Wednesday, 27 December 2017
Kingsman: The Secret Service
A very British feeling film, setting lead character Harry Hart [Galahad] (Colin Firth) very much in the mould of John Steed (Patrick Macnee) from the original The Avengers. This is a tongue-in-cheek pastiche of the whole genre of spy action movies paying homage to James Bond, Jason Bourne with a hint of Monty Python all set to over-the-top Tarantino-like choreographed showpiece violence. With a star-studded ensemble cast and dialogue that fits the visual landscape of the film, it deserves its plaudits at the hands of critics and the movie-going public alike.
The Britishness is carried by the locations - a London council flat, a local old style pub with villians, a spy HQ accessed through a Saville Row tailor and the notion that the Kingsman are the modern day Knights of the Round Table presided over by Arthur (Michael Caine). Being a Gentleman is the primary calling, national security, a sense of style and getting the bad guys are all secondary considerations.
In a sense the plot is irrelevant as we've seen it a hundred times before in endless spy films. It does have a narrative arc and as always with these films, resolution is inevitable - as is the Bond-like ending! The violence is so theatrical and over-the-top it would be hard for much of it to cause offence but the constant bad language was I felt an unnecessary component - IMDb logging 99 expletives! I guess with that level of violence it was always going to attract a rating so the bad language got in for free as it were.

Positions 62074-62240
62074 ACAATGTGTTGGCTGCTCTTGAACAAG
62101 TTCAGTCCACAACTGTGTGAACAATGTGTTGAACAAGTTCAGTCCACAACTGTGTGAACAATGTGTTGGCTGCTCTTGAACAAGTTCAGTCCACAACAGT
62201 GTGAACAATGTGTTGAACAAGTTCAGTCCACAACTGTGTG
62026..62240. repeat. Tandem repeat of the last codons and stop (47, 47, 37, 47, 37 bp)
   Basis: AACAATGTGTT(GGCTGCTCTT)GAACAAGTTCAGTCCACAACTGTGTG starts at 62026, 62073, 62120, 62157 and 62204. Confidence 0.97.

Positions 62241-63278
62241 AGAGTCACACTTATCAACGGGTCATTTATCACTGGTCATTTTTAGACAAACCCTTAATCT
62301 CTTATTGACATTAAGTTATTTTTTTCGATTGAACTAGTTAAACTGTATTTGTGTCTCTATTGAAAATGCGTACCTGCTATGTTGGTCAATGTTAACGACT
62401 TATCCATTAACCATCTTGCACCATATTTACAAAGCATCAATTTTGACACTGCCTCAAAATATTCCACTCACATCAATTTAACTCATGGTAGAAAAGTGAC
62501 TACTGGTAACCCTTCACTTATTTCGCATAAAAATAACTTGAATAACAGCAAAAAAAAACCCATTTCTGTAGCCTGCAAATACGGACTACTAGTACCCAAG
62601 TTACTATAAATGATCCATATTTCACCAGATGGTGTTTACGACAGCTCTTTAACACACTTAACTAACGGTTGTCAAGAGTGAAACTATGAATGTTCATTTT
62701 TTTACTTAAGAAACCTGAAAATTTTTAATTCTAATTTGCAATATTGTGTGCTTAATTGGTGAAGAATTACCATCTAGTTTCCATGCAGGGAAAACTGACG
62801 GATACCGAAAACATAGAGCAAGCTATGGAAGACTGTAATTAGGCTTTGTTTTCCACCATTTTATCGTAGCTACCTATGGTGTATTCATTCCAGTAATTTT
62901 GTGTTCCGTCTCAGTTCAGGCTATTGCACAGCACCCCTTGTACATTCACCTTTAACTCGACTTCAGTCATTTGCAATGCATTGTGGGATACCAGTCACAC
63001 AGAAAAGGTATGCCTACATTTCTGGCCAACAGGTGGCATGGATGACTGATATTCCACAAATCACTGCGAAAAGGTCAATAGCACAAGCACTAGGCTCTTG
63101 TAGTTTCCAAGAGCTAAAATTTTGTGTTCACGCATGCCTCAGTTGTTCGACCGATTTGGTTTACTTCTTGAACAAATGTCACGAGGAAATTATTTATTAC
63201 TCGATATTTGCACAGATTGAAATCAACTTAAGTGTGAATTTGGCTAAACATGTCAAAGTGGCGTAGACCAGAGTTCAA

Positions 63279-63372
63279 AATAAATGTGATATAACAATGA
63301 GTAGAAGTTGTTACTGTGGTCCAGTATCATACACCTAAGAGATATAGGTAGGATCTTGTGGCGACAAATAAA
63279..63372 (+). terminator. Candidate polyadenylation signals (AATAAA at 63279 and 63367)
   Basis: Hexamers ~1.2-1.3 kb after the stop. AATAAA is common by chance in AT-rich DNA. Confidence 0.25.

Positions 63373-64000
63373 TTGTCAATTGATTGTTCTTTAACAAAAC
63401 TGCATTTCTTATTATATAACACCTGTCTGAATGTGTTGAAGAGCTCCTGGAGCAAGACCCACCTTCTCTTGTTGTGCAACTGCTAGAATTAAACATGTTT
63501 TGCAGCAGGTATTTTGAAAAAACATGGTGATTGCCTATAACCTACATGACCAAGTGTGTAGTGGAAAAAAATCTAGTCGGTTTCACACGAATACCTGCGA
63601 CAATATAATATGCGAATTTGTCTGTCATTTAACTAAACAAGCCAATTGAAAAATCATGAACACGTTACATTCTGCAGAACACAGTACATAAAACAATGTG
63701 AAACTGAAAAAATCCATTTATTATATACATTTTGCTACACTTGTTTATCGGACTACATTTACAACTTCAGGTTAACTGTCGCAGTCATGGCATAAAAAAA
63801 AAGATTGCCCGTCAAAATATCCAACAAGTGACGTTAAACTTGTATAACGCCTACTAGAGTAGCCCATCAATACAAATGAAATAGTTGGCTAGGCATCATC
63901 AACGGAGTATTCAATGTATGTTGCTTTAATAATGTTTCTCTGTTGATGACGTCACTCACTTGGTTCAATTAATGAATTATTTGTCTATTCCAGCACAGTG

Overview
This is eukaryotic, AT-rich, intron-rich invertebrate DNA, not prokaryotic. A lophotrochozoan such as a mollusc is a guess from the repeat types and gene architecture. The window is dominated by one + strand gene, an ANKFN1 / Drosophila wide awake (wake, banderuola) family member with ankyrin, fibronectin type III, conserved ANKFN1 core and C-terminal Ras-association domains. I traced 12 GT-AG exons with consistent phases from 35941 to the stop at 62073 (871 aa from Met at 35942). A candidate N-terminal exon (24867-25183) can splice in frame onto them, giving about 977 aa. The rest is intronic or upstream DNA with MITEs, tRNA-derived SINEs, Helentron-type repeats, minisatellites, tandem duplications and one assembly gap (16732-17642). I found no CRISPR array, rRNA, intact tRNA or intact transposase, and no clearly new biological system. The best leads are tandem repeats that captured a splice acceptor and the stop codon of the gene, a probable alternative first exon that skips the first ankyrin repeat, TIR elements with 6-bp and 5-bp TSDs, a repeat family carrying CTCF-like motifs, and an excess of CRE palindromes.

The gadgets, locations and ingenious escapes all thrill. The acting is good and the characters believable - especially the bad guy's side-kick Gazelle (Sofia Boutella)! With a winning formula, strong cast and good reception at the box office and with the critics, this was always destined to the first of a franchise run. Kingsman: The Golden Circle was released in the autumn of 2017 - let's see how that compares. I'll give this film 7/10.